Tuesday, July 12, 2016

Republican Platform Veers Far Right and Very Anti-Gay

The poisonous influence of those I call the Christofascists - i.e., American right wing Christians who basically want a Christian theocracy in place of constitutional government with themselves in charge, of course - continues to make itself visible as the Republican Party platform committee works on the party's 2016 platform.  So far the draft looks more like something from 1956 than the 21st century.  And, as is always the case with the Christofascists and the con-artist professional Christians/hate group leaders who are their spokesmen, no group is more targeted for abuse and denial of civil rights equality than the LGBT community.  Blacks, as also is the norm, are not far behind in terms of the animus with which they are viewed.  The New York Times looks at the increasingly reactionary aspects of the GOP platform.  Here are excerpts:
Republicans moved on Tuesday toward adopting a staunchly conservative platform that takes a strict, traditionalist view of the family and child rearing, bars military women from combat, describes coal as a “clean” energy source and declares pornography a “public health crisis.”
The document . . . . and amounts to a rightward lurch even from the party’s hard-line platform in 2012 — especially as it addresses gay men, lesbians and transgender people.
As delegates debated in two marathon sessions here on Monday and Tuesday, they repeatedly rejected efforts by more moderate members of the platform committee to add language that would acknowledge or condemn anti-gay discrimination . . . . . while public and legal opinion has moved steadily in one direction, the official declaration of Republican Party principles appears to be heading sharply in the opposite direction.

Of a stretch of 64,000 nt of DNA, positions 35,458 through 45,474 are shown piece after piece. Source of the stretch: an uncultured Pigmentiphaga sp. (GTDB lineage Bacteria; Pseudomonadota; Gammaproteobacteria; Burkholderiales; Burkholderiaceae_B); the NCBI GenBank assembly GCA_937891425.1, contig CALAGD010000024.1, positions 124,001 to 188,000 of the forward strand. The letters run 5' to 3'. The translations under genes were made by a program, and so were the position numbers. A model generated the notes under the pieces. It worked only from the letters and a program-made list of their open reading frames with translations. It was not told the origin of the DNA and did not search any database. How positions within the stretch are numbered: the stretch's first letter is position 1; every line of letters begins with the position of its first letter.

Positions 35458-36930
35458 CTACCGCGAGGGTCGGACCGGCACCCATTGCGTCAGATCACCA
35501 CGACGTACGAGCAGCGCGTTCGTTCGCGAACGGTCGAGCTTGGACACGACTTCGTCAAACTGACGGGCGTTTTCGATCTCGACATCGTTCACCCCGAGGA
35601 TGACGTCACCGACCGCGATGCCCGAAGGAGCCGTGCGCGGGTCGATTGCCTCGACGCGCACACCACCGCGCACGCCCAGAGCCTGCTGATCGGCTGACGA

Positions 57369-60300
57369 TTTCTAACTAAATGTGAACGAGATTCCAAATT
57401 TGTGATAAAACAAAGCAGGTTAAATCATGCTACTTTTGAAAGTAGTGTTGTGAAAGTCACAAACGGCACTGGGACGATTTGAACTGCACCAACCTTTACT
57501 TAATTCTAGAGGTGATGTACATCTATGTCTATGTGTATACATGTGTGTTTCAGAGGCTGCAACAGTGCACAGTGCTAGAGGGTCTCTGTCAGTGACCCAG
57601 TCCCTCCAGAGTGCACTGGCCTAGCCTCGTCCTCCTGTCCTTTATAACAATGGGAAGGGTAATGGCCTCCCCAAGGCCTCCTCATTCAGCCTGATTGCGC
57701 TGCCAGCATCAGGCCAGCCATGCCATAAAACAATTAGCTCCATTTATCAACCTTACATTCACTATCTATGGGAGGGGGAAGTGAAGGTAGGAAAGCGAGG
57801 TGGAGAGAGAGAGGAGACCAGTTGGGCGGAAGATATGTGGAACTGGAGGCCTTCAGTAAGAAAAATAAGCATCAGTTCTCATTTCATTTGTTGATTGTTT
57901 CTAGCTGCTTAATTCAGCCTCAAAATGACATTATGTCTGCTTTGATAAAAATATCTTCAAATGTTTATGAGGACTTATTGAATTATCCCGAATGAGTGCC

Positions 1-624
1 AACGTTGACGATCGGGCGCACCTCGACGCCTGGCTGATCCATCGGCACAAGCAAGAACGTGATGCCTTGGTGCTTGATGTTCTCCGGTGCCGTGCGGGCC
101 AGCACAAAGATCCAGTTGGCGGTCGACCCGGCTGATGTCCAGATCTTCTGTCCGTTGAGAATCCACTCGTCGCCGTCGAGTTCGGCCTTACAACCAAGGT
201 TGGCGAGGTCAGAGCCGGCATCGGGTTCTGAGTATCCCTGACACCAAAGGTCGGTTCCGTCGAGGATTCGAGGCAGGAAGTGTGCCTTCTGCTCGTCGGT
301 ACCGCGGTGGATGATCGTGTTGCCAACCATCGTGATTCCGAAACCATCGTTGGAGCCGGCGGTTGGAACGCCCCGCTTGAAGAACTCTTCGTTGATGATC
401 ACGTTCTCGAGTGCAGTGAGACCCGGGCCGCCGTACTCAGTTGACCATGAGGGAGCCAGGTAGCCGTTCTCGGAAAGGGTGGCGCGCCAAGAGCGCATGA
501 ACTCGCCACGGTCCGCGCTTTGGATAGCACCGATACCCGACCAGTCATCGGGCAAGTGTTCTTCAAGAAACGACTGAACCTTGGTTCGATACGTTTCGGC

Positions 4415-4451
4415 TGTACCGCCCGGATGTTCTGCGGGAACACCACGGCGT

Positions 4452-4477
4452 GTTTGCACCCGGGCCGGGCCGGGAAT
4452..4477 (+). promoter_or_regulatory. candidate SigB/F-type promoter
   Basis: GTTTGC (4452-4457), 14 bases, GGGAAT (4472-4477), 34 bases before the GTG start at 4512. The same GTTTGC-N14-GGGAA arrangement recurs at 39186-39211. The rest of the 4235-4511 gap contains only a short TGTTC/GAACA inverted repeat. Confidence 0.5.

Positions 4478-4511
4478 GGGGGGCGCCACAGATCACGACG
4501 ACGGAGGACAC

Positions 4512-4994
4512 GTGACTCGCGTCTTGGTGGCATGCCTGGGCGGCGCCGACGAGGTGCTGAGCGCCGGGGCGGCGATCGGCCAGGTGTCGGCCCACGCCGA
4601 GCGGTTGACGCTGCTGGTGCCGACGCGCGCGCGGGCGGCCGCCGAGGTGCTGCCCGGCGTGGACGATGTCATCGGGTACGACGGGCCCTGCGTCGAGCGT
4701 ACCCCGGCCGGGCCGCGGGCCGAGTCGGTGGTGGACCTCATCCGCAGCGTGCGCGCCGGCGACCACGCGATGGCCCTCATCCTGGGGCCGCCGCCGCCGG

Social conservatives in the party exerted significant influence over the drafting and amending of the platform this week, succeeding in almost all of their efforts to add language that pushed the document more to the right.
The platform demands that lawmakers use religion as a guide when legislating, stipulating “that man-made law must be consistent with God-given, natural rights.”
It also encourages the teaching of the Bible in public schools because, the amendment said, a good understanding of its contents is “indispensable for the development of an educated citizenry.”
Much of the most combative debate centered on language in the platform that describes gay and transgender people, and efforts to strip those words out and replace them with language proposed by a minority contingent of socially moderate delegates.
[N]early every provision that expressed disapproval of homosexuality, same-sex marriage or transgender rights passed. The platform calls for overturning the Supreme Court marriage decision with a constitutional amendment and makes references to appointing judges “who respect traditional family values.”
Additional provisions included those that promoted state laws to limit which restrooms transgender people could use, nodded to [thoroughly discredited] “conversion therapy” for gays by saying that parents should be free to make medical decisions about their children without interference and stated that “natural marriage” between a man and a woman is most likely to result in offspring who do not become drug-addicted or otherwise damaged.
[C]onservative activists like Tony Perkins, the president of the Family Research Council [a certified hate group] . . .  exert greater influence. Mr. Perkins’s hand could be seen in dozens of amendments on issues like gun control, religious expression and bathroom use.
And for those who don't know, Tony Perkins has documented ties to white supremacy groups, including the KKK.  

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